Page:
Bike-Powered Compost Pickup and the State of the Great Lakes
On this week’s show we find out how Pedal to Petal combines composting and business in a unique way. Then we talk to Lake Ontario Waterkeeper about the state of the world’s largest system of freshwater lakes.
Satellite image of the Great Lakes, from the Ontario Ministry of Natural Resources.
Pedal to Petal: A Bike-Powered Compost Pick-Up Company
Fall is coming for most of us, but one business in Victoria pedals hard all year long. Earlier this year, Terra Informa caught up with Pedal to Petal, Victoria’s Bicycle Powered Compost Pickup Company. They describe themselves as “a permaculture-based collective of bicycle loving food security activists who are taking direct action to reduce carbon emissions and landfill waste and to feed the soil and the city’s hungry”. They do this through a bike-powered kitchen scrap pick-up service, building edible landscapes, and composting. Here’s Trevor Van Hemert of Pedal to Petal speaking to Kathryn Lennon about their “ground-breaking” compost set-up and how to run a business that thinks outside the box.
On September 7th, the Canadian and US governments renewed their commitments to cleaning up Canada’s fresh water bodies by amending the Great Lakes Water Quality Agreement. This new plan expands the scope of concern to include issues like impact of climate change, and the protection of lake species and habitats. To get a better sense of the problems currently facing the Great Lakes, we contacted Lake Ontario Waterkeeper, a charity that’s working to help make the lakes safer, cleaner, and healthier for the public. Hamdi Issawi speaks to Vice President of Lake Ontario Waterkeeper, Krystyn Tully, on the state of the Great Lakes.
It’s been a burning issue for years, but Quebec’s asbestos industry is finally ending. Newly-elected Parti Quebecois Premier Pauline Marois called asbestos mining an “industry from another era” during the recent election. Her party has promised to cancel a $58 million loan that would have helped re-open the Jeffrey mine, and use the money to help diversify the area’s economy. Epidemiologists have been extremely critical of Canada’s export of chrysotile asbestos to countries in the global south like India and Thailand. The World Health Organization estimates that around 100 000 people die every year from asbestos-related diseases like mesothelioma and lung cancer. The federal government has announced it will now stop blocking international efforts to list chrysotile asbestos as a hazardous material. The Parti Quebecois also supported the asbestos industry before it lost power to Quebec’s Liberal party in 2003.
Canada Draws International Criticism for Cuts to Ozone Monitoring
On September 16th, the world celebrated the 25th anniversary of a landmark ozone layer treaty, but atmospheric scientists from around the world had harsh words for Canada’s cuts to ozone monitoring. Canada has been critical in implementing the Montreal Protocol. It was signed in 1987 to stop ozone layer depletion from chemicals like CFCs in fridges and aerosol sprays. Over the past year though, the federal government has cut funding to monitoring sites like Nunavut’s PEARL research station. Dalhousie atmospheric researcher Tom Duck told the Toronto Star that because Canada has been collecting such important data across the Arctic, the cuts have been “devastating for the whole field”.
Environment Canada also confirmed this week that it is replacing scientists in charge of the World Ozone and Ultraviolet Data Centre with IT experts. Mark Weber, an atmospheric scientist from Germany’s University of Bremen, told Postmedia that the new leader is “not sufficiently qualified for doing such a job”.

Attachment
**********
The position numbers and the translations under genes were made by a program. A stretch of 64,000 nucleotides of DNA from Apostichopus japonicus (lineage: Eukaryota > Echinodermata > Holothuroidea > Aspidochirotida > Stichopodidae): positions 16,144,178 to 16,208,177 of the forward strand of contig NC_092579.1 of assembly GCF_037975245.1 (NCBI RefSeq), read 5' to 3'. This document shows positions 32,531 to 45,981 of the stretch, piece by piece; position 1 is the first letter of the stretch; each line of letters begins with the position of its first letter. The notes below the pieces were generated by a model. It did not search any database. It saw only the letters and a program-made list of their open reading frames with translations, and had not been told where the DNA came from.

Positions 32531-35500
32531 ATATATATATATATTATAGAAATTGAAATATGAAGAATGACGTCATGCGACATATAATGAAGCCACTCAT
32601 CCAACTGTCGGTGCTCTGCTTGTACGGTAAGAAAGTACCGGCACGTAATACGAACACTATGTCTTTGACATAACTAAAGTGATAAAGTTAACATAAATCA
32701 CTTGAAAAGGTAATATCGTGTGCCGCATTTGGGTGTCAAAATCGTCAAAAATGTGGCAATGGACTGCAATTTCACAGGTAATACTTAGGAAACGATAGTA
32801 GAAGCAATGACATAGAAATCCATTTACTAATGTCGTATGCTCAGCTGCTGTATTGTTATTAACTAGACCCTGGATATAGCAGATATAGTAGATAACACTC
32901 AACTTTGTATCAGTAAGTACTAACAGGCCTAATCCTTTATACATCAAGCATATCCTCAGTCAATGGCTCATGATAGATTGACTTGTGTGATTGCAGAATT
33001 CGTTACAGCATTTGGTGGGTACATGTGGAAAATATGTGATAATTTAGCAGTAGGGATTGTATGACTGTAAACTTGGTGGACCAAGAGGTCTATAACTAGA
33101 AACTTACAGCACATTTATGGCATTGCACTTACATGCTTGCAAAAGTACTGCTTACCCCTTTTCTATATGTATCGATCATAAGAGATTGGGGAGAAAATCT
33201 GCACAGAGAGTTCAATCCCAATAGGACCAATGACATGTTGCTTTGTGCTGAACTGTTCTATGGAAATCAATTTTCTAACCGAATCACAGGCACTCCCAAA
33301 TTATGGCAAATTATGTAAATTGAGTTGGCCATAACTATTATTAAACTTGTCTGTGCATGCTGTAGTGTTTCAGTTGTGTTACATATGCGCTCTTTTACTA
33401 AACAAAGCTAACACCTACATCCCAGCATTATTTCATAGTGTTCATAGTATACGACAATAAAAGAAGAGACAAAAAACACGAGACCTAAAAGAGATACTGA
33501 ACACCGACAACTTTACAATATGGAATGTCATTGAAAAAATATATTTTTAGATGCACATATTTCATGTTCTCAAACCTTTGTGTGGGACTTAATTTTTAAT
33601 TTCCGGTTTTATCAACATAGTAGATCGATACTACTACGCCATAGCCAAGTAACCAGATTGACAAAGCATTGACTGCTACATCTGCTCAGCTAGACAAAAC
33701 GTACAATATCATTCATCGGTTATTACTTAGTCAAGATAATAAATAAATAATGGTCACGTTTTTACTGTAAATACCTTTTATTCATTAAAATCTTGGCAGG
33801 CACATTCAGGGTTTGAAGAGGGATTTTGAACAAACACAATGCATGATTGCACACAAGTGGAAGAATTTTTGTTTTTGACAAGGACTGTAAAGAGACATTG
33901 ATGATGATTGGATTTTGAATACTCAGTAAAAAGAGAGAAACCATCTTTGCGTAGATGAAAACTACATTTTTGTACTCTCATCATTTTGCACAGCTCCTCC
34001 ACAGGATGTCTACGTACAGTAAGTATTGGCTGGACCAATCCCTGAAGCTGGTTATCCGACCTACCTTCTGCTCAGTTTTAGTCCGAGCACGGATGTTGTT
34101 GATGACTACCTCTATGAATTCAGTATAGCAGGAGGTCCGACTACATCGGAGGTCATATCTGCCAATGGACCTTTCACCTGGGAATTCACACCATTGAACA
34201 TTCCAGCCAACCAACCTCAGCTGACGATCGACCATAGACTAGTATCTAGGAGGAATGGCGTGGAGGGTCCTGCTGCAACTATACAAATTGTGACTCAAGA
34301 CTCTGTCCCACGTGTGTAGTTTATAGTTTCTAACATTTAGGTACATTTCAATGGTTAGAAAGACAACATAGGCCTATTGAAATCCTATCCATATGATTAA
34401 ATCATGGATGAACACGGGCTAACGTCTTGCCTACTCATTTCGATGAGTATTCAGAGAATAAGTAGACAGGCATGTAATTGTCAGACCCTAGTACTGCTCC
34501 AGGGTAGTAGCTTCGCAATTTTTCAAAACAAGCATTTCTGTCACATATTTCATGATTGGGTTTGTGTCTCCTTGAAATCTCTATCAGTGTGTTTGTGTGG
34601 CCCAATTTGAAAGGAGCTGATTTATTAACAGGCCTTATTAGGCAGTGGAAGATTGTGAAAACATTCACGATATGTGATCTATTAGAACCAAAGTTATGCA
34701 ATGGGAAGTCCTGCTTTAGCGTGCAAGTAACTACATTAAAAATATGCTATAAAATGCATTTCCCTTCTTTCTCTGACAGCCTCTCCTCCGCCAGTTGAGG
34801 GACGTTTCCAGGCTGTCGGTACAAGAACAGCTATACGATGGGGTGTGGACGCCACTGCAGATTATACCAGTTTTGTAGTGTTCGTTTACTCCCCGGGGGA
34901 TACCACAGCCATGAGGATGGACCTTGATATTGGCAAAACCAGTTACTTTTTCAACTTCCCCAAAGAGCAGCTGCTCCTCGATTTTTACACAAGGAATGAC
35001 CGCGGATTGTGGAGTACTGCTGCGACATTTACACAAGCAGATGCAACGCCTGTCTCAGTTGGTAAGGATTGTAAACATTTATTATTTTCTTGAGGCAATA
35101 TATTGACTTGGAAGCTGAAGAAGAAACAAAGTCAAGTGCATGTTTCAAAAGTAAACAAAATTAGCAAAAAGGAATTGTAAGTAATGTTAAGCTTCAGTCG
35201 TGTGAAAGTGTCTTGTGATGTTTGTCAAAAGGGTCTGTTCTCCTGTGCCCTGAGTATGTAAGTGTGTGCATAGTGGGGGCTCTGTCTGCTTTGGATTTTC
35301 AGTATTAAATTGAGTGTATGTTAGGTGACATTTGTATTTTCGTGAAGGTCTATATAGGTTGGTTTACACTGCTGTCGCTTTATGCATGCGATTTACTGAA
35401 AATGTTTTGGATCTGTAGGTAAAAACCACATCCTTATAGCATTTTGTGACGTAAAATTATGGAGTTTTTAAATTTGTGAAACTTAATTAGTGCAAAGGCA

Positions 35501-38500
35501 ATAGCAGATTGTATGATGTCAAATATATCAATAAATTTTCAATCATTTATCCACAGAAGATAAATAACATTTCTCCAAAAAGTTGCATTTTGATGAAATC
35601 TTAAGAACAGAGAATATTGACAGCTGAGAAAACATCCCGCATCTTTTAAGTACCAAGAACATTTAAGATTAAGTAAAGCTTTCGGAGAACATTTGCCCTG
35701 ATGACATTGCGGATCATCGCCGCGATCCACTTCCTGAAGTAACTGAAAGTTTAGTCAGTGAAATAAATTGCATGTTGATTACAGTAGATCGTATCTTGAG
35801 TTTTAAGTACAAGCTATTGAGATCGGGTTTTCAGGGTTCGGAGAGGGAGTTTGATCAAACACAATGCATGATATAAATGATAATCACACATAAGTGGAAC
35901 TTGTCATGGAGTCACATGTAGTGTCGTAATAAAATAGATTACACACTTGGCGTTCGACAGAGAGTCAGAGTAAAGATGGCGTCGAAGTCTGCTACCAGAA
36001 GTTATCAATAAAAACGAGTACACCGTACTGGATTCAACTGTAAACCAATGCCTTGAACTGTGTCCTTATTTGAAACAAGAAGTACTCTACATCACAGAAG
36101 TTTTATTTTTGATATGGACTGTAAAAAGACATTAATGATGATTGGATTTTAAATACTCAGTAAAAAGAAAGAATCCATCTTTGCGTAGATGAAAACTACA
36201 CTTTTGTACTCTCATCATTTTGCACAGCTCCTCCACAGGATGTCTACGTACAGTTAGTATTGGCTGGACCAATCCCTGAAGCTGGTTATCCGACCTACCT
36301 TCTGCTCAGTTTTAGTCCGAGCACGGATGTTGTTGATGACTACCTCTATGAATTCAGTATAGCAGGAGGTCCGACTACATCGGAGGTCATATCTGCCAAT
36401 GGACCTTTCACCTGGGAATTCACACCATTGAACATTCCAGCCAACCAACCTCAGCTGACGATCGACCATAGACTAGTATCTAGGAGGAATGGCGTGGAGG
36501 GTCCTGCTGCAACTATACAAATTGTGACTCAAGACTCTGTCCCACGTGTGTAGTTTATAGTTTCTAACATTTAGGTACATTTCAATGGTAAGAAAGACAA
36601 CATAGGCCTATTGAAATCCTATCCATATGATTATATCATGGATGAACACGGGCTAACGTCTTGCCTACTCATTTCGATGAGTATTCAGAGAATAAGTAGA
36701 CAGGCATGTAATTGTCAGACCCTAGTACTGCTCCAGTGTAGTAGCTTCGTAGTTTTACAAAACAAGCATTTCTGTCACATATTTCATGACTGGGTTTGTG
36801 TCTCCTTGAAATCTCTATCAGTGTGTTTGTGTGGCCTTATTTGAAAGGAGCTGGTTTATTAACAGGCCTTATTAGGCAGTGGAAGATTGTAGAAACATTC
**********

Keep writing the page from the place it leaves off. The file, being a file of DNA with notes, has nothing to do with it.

They say when the rain falls, it doesn’t fall on one man’s house. But Tropical Storm Leslie’s winds and thunderstorms didn’t rock the Atlantic provinces equally last week. Newfoundland Power crews were clearing away fallen trees and power lines the morning after the storm, after about 5000 homes lost power. But communities there were reportedly spared much of the flooding that hit towns in Nova Scotia. Newfoundland and Labrador Premier Kathy Dunderdale chalked that up to better investment from all levels of government in infrastructure like roads and culverts in her province. A Federation of Candian Municipalities report this September said about one third of Canada’s infrastructure urgently needs repair.
Shell’s Jackpine Mine Expansion to Exceed Emissions Cap
You may recall Alberta Environment Minister Diana McQueen recently came on Terra Informa to talk about the pollution limits in the new land use plan for the Lower Athabasca oil sands region. Well, less than two weeks after those limits were announced, Shell has predicted it will exceed them. Shell has filed documents with the Canadian Environmental Assessment Agency that predicts its Jackpine mine expansion will push sulphur dioxide levels over the new regional cap. A spokesperson for Alberta Environment said the models Shell used deliberately overestimate emissions to help the government set appropriate pollution controls on the plants.
PARK(ing) Day is an annual worldwide event where artists, designers and citizens transform metered parking spots into temporary public parks. Participants transform parking spaces into places for people to congregate. This year, Winnipeg-based planners, landscape architects, designers, and organizations will transform parking spots in the downtown area. Wander around the temporary parks for free all day long!
In the US, 50% to 60% of frogs are malformed probably because of chemical contamination. How can we avoid the same fate in Alberta? Brian Eaton is a herpetologist working with Alberta Innovates. In this talk, he discusses the benefits of his work as to industrial development, forestry regulations, wetland assessments and tar sands development.